Science-fiction author Richard Matheson, whose stories inspired many films, died Sunday at the age of 87.
The accomplished author's death was announced through a protected Facebook posting written by his daughter Ali Marie Matheson. That message was then shared by publisher Tor/Forge, reports the Los Angeles Times.
His daughter wrote:
My beloved father passed away yesterday at home surrounded by the people and things he loved...he was funny, brilliant, loving, generous, kind, creative, and the most wonderful father ever...I miss you and love you forever Pop and I know you are now happy and healthy in a beautiful place full of love and joy you always knew was there...
Matheson was best known for his story "I Am Legend," which was the inspiration for three films, including Will Smith's 2007 adaptation. He also wrote "What Dreams May Come," "A Stir of Echoes," and "The Incredible Shrinking Man," stories that all went on to become Hollywood films.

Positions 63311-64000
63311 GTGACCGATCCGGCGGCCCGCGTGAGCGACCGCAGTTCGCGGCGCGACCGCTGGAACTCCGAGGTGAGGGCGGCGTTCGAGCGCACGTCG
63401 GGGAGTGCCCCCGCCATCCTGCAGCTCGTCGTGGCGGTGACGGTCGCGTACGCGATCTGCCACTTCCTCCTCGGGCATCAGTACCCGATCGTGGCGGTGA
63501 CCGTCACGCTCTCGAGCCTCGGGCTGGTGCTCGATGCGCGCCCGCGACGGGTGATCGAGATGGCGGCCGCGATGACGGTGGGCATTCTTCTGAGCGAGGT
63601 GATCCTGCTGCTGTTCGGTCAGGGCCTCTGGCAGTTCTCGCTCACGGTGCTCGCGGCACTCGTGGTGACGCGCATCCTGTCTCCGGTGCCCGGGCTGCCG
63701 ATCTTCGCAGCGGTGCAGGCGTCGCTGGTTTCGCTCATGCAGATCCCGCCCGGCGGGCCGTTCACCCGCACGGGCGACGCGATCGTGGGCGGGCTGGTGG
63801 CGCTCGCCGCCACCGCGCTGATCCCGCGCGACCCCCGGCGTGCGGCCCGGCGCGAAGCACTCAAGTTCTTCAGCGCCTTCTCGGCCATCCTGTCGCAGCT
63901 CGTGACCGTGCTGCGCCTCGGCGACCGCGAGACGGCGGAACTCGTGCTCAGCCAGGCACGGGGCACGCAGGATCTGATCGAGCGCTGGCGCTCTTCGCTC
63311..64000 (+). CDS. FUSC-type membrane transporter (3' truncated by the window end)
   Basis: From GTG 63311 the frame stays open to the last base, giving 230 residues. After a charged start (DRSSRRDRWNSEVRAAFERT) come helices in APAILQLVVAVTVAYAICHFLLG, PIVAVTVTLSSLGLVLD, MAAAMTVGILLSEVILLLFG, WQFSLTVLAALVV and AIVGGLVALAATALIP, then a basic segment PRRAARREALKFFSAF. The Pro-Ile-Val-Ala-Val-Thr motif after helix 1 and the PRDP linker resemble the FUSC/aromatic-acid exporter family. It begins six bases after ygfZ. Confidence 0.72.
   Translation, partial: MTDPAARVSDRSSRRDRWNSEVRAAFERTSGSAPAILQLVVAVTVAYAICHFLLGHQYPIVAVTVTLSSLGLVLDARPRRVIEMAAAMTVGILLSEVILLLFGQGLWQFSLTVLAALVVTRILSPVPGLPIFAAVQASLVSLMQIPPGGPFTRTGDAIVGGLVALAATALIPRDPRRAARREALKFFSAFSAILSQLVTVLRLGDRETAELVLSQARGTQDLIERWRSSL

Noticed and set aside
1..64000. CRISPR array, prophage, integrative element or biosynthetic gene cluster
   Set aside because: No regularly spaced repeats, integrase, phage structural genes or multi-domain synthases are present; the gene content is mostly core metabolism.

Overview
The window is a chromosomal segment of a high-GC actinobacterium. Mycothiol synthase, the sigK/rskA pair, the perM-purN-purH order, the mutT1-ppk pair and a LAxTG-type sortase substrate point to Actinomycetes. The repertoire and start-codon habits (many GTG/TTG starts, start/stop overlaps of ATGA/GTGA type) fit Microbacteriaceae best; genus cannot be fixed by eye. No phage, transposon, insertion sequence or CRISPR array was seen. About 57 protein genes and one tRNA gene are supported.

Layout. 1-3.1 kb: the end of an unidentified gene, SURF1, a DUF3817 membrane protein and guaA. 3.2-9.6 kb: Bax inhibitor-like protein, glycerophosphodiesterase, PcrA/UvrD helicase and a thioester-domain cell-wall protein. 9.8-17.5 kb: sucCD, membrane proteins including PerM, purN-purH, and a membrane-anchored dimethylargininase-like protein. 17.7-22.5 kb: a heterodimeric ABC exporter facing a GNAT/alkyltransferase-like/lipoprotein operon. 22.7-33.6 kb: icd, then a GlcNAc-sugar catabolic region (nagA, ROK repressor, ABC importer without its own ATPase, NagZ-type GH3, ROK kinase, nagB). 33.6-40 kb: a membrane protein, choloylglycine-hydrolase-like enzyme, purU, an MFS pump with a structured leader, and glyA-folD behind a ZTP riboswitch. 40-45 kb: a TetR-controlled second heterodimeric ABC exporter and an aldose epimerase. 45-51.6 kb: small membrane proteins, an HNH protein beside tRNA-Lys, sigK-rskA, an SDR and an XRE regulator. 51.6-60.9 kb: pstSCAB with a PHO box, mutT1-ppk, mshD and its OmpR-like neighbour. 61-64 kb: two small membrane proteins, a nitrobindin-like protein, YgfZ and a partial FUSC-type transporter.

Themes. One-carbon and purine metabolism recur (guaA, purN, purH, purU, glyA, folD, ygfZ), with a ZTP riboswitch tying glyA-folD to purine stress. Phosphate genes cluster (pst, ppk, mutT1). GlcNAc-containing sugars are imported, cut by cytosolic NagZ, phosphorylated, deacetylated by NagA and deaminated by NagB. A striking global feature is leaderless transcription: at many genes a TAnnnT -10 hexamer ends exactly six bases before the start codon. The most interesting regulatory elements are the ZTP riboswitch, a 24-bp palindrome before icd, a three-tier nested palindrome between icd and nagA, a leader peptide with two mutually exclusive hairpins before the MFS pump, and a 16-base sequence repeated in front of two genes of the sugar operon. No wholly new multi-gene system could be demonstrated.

Matheson was a screenwriter for "The Twilight Zone" and also wrote one episode of "Star Trek."
Born in New Jersey in 1926, Matheson published his first science fiction story in 1950. Science fiction giant Ray Bradbury recognized him as "one of the most important writers of the 20th century."
Among other honors, Matheson received the World Fantasy Award for Life Achievement, the Bram Stoker Award for Lifetime Achievement and was inducted into the Science Fiction Hall of Fame in 2010.
Treye Green is a reporter for The International Business Times and a recent graduate of the University of North Carolina at Chapel Hill. Green has shot, edited and...